4 Freelance Writer Pitch Examples to Win Clients Over

Pitches are a freelance writer’s way to introduce themselves to publications, organizations, and marketers. Learn how to write a freelance writer pitch that will get you in the door and keep you there.

Freelance Writer Pitch Examples to Win Clients Over

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Becoming a freelance writer provides you with many benefits, including being your own boss, choosing your own clients, and the work you accept.

It also requires you to find your own paying writing projects, and this can be a stumbling block for many.

You know you are creative and can write, but how do you convince others that you can create the content they need or want?

That is where the pitch comes into play.

As a freelancer, you need to sell yourself to clients and publications in a manner that captures attention, showcases your skills, and makes you the one to choose.

For these reasons, learning how to write stellar pitches can get you in the door and keep you there, boosting your freelance writing career to new realms.

Whether you are only starting out or you’re already a seasoned professional, creating these highly effective pitches is your ticket to success.

    What are Freelance Writing Pitches?

    Freelance writing pitches are brief, concise, and engaging messages to publications or other content clients and used to convince them to consider hiring you to write a story or article idea you present.

    These pitches most often include a brief summary of your idea, how it fits with the publication or client and its audience, and your contact information.

    You can think of it as your way to reach out to editors directly.

    The Importance of Pitching for Freelance Writers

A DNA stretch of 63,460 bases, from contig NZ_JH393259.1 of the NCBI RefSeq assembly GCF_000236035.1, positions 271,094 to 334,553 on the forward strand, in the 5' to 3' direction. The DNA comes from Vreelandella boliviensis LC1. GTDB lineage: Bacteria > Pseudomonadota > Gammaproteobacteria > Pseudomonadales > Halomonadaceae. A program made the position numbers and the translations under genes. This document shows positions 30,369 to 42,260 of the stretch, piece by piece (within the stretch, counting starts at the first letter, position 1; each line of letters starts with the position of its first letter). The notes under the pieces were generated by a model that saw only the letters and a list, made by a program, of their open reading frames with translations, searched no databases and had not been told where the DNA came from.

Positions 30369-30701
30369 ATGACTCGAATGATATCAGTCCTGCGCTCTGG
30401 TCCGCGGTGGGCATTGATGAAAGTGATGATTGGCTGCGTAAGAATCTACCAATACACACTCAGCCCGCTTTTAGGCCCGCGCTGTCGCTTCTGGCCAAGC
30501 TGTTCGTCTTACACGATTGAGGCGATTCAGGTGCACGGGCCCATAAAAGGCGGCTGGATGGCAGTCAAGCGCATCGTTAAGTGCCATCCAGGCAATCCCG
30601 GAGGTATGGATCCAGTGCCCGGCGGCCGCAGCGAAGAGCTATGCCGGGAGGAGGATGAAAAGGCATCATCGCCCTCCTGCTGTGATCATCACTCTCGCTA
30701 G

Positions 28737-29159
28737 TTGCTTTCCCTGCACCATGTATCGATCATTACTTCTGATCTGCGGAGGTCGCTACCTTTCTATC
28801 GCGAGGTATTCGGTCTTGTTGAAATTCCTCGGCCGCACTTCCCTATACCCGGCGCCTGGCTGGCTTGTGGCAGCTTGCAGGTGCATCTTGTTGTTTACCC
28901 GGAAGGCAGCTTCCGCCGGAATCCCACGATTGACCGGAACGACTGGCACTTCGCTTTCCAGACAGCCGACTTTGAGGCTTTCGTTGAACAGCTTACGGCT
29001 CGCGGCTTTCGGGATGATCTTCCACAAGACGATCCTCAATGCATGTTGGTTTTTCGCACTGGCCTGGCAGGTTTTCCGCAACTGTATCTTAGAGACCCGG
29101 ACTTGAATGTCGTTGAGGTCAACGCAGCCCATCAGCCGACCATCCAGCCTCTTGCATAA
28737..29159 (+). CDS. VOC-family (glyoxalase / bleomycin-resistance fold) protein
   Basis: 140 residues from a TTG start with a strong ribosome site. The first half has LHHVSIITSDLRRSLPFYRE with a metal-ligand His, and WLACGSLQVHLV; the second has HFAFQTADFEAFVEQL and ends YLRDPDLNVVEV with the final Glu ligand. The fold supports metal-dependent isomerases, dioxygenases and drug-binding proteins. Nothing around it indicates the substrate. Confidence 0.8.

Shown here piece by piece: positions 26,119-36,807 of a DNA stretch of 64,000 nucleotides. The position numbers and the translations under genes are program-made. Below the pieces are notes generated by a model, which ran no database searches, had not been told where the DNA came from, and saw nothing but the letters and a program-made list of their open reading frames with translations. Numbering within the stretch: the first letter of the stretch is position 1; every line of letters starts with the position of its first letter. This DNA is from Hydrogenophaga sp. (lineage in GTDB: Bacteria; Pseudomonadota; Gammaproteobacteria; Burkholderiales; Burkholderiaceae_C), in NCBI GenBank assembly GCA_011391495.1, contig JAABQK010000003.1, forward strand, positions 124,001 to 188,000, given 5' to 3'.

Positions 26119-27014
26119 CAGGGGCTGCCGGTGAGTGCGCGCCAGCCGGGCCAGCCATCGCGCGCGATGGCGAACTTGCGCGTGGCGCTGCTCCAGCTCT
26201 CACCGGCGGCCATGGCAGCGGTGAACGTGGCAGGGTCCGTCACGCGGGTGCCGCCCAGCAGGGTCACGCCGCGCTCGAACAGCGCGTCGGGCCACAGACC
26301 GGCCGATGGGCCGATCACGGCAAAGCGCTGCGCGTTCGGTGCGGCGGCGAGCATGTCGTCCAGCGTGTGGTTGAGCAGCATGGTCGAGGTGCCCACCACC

Pitching for freelance writers is an essential action in order to find new clients and earn money for the work you love to do.

    Every writer is unique, and the ideas you come up with may not be something the editorial team includes in their suggestions. 

    Your uniqueness and creativity will go unknown unless you take that step and pitch your idea to them.

    You will also gain recognition. The publication you pitch to may not need you at the moment or may not agree your topic is a fit, but they may refer you for other work now or in the future.

    A pitch can also showcase your writing abilities and earn you a spot on a publication’s preferred writers list if they have one.

    Pitching Tips for Freelance Writers

    To ensure each pitch is effective, follow these tips.

    1. Conduct Thorough Research

    Before sending out any pitch, be sure to conduct thorough research.

    If you don’t already know which publication to pitch to, start by researching journals and magazines to find the ones you are most interested in.

    For each one you find, gain an understanding of:

    • What the publication is all about.
    • Who the specific audience (or targeted audience) is.
    • The tone of voice used in the publication.
    • Story and article topics in previous issues.
    • Any editorial calendar they may have available for future issues.

    You want your topic and pitch to be relevant to that publication’s specific audience while also fitting in with the unique style and approach of the publication itself.

    After thoroughly going through their website, check out their social media channels such as Facebook or Twitter.

    Also, once you choose the publication to pitch to, you will often need to select a section.